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Liberal U.S. Senator Charles Schumer says the Republican Party is “controlled by two interest groups that don’t represent America”: theocrats and economic royalists. “I respect faith,” Schumer says. “I’m a person of faith myself… I’ve been in too many inner-city black churches, working-class Catholic parishes, rural Methodist congregations, little Jewish synagogues to not know that faith is a gift—it’s a gift.”
In “religion according to Charles Schumer,” faith is a gift as long as a “person of faith” keeps it to himself. Schumer isn’t the first person to advocate a closeted, pietistic faith. Jay Bookman, writing in The Atlanta Journal-Constitution, states that “faith should be personal, not political.” He would never have said this to Martin Luther King, Jr. We’re celebrating the 200th anniversary of the efforts of William Wilberforce who tirelessly worked to stop slavery based on the convictions of his Christian faith. Through his efforts, the Slave Trade Act received the royal assent on March 25, 1807. What if Wilberforce had said, “While I’m personally opposed to slavery, I don’t believe it is right for me to impose my view of morality on these slave traffickers and the slave trade because my convictions are based on religious convictions”? Schumer tolerates religion when he can force it to fit one of his leftist causes like redistribution of wealth in the name of Jesus.
According to Schumer and others like him, if a pastor preaches on the evil of despotic governments, individual Christians can nod in agreement but not take the wisdom of a pastor’s counsel beyond the doors of the church. “As long as you preach your sermons and teach your Sunday school lessons in the context of a church service and keep your views private,” he and his secularist friends would argue, “we have no problem with your religion. It’s when you make your religious views public that we object and will do something about it.” Here is how one editorial writer put it: Christians can “rant and rave against humanism and feminism and any other ‘ism’ on Sunday, come Monday, the children belong in school.”
Schumer continues by arguing that America’s Founding Fathers did not want religion determining what their government does. Where does he find this in America’s founding documents? Thomas Paine argued for the war for independence based on the Bible! That’s right. Before he wrote The Age of Reason, Paine was a Bible believer who argued persuasively for its principles in the realm of civil government. A. J. Ayer remarks that “the first argument that Paine brings against the institution of kingship is scriptural.” Paine declared that “government by kings was first introduced into the world by the Heathens, from which the children of Israel copied the custom… As the exalting of one man so greatly above the rest cannot be justified on the equal rights of nature, so neither can it be defended on the authority of scripture; for the will of the Almighty, as declared by Gideon and the prophet Samuel, expressly disapproves of government by kings. All anti-monarchical parts of scripture have been smoothly glossed over in monarchical governments, but they undoubtedly merit the attention of countries which have their governments yet to form. ‘Render unto Caesar the things which are Caesar’s’ is the scriptural doctrine of courts, yet it is no support of monarchical government, for the Jews at that time were without a king, and in a state of vassalage to the Romans.”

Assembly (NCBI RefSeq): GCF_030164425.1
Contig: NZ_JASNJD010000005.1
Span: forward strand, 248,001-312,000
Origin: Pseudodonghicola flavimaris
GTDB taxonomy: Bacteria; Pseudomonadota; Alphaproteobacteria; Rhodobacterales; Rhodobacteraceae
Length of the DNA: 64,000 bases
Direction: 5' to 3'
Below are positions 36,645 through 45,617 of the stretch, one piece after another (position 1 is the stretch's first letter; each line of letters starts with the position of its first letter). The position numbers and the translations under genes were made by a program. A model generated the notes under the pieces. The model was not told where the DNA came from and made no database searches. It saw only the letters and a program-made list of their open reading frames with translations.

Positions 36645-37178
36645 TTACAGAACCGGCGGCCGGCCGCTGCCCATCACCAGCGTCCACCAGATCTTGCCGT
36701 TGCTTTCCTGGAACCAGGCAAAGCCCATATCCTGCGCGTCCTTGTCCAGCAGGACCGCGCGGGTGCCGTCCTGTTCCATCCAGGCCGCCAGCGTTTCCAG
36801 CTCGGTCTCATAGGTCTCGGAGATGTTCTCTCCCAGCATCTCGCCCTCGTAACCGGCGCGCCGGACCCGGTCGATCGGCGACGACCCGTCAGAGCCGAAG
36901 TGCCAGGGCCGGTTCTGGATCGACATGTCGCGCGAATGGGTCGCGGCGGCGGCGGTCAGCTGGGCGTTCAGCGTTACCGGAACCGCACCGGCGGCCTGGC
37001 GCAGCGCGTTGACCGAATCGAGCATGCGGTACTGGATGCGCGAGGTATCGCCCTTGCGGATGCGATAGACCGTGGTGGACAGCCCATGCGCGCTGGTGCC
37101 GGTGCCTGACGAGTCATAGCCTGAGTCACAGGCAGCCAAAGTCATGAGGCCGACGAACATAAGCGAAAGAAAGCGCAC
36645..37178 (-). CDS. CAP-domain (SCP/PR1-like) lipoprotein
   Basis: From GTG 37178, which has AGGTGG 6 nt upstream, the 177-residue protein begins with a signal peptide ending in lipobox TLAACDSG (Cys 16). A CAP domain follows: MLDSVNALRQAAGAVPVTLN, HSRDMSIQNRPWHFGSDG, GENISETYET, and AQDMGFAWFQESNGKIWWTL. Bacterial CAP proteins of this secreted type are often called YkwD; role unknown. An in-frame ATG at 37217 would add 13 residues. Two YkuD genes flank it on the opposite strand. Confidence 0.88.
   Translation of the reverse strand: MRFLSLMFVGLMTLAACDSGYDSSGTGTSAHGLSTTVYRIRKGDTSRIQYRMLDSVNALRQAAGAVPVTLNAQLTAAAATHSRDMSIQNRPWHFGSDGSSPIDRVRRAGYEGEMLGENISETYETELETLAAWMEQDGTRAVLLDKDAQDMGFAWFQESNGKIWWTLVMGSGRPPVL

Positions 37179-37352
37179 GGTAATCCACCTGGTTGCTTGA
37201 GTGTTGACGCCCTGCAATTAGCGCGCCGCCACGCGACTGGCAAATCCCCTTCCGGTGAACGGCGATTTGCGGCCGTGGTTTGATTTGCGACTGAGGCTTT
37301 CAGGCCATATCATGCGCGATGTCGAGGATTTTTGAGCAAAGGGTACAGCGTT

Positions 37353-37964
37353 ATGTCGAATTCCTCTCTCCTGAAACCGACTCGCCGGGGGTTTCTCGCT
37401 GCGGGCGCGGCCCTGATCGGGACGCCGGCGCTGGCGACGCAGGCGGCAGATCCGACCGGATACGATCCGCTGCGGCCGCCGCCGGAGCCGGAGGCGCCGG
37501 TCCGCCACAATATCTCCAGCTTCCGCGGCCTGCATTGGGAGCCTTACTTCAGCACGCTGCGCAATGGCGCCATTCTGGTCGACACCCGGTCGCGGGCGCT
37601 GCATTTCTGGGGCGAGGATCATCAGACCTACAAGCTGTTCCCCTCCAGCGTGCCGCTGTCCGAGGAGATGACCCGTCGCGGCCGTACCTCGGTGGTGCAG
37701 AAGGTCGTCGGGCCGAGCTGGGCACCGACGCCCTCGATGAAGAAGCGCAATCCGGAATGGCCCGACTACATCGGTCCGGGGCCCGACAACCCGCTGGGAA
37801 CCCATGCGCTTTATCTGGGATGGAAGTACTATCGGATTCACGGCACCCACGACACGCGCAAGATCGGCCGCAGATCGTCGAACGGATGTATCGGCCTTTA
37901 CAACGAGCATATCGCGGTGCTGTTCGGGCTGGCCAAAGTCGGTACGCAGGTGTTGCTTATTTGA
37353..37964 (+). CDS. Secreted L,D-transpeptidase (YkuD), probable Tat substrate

Paine has an extended discussion of Judges 8:22–23 in Common Sense where he describes “the King of Heaven” to be Israel’s “proper sovereign.” He then spends several pages quoting, discussing, and making application of the importance of 1 Samuel 8 to the politics of his day. He concludes this section of Common Sense with these words: “In short, monarchy and succession have laid (not this or that kingdom only) by the world in blood and ashes. ’Tis a form of government which the word of God bears testimony against, and blood will attend it.”
Mark A. Noll, McManis Professor of Christian Thought at Wheaton College, argues:
If Paine’s Age of Reason (with its dismissive attitude toward the Old Testament) had been published before Common Sense (with its full deployment of Scripture in support of republican freedom), the quarrel with Britain may have taken a different course. It is also likely that the allegiance of traditional Christian believers to republican liberty might not have been so thoroughly cemented. And it is possible that the intimate relation between republican reasoning and trust in traditional Scripture, which became so important after the turn of the new century, would not have occurred as it did.
In a word, if Paine had not argued from the Bible to make his case for political independence, then Charles Schumer and the rest of us would be Germans living under a Nazi flag, since it was the United States that helped Great Britain win World War II.